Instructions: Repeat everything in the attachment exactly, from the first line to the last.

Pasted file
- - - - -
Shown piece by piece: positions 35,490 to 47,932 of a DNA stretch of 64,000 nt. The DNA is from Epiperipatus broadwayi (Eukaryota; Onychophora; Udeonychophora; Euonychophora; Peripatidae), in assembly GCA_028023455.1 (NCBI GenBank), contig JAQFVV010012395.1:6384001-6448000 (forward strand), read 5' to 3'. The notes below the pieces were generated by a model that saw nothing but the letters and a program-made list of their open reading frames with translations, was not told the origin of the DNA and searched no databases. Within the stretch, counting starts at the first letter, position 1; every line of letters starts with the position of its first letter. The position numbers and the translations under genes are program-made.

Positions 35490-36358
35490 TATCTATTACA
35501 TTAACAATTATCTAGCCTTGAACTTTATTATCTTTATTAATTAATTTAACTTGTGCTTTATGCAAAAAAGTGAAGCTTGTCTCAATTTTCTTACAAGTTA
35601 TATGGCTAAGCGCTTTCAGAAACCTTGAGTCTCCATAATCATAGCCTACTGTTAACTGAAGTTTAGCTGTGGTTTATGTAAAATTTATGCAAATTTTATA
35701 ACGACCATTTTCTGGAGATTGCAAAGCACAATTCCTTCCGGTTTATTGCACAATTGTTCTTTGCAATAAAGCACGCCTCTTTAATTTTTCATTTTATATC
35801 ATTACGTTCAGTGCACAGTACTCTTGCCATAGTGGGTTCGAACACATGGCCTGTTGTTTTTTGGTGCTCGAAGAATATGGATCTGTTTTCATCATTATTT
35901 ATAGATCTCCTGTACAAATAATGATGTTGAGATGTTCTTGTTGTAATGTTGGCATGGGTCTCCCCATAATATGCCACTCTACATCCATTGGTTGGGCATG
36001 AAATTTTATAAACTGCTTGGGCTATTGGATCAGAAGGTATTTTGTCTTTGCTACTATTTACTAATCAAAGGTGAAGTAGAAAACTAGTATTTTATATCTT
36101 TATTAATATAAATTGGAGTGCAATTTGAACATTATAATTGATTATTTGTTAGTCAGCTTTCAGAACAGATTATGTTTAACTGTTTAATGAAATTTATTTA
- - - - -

Shown piece by piece: positions 35,490 to 47,932 of a DNA stretch of 64,000 nt. The DNA is from Epiperipatus broadwayi (Eukaryota; Onychophora; Udeonychophora; Euonychophora; Peripatidae), in assembly GCA_028023455.1 (NCBI GenBank), contig JAQFVV010012395.1:6384001-6448000 (forward strand), read 5' to 3'. The notes below the pieces were generated by a model that saw nothing but the letters and a program-made list of their open reading frames with translations, was not told the origin of the DNA and searched no databases. Within the stretch, counting starts at the first letter, position 1; every line of letters starts with the position of its first letter. The position numbers and the translations under genes are program-made.

Positions 35490-36358
35490 TATCTATTACA
35501 TTAACAATTATCTAGCCTTGAACTTTATTATCTTTATTAATTAATTTAACTTGTGCTTTATGCAAAAAAGTGAAGCTTGTCTCAATTTTCTTACAAGTTA
35601 TATGGCTAAGCGCTTTCAGAAACCTTGAGTCTCCATAATCATAGCCTACTGTTAACTGAAGTTTAGCTGTGGTTTATGTAAAATTTATGCAAATTTTATA
35701 ACGACCATTTTCTGGAGATTGCAAAGCACAATTCCTTCCGGTTTATTGCACAATTGTTCTTTGCAATAAAGCACGCCTCTTTAATTTTTCATTTTATATC
35801 ATTACGTTCAGTGCACAGTACTCTTGCCATAGTGGGTTCGAACACATGGCCTGTTGTTTTTTGGTGCTCGAAGAATATGGATCTGTTTTCATCATTATTT
35901 ATAGATCTCCTGTACAAATAATGATGTTGAGATGTTCTTGTTGTAATGTTGGCATGGGTCTCCCCATAATATGCCACTCTACATCCATTGGTTGGGCATG
36001 AAATTTTATAAACTGCTTGGGCTATTGGATCAGAAGGTATTTTGTCTTTGCTACTATTTACTAATCAAAGGTGAAGTAGAAAACTAGTATTTTATATCTT
36101 TATTAATATAAATTGGAGTGCAATTTGAACATTATAATTGATTATTTGTTAGTCAGCTTTCAGAACAGATTATGTTTAACTGTTTAATGAAATTTATTTA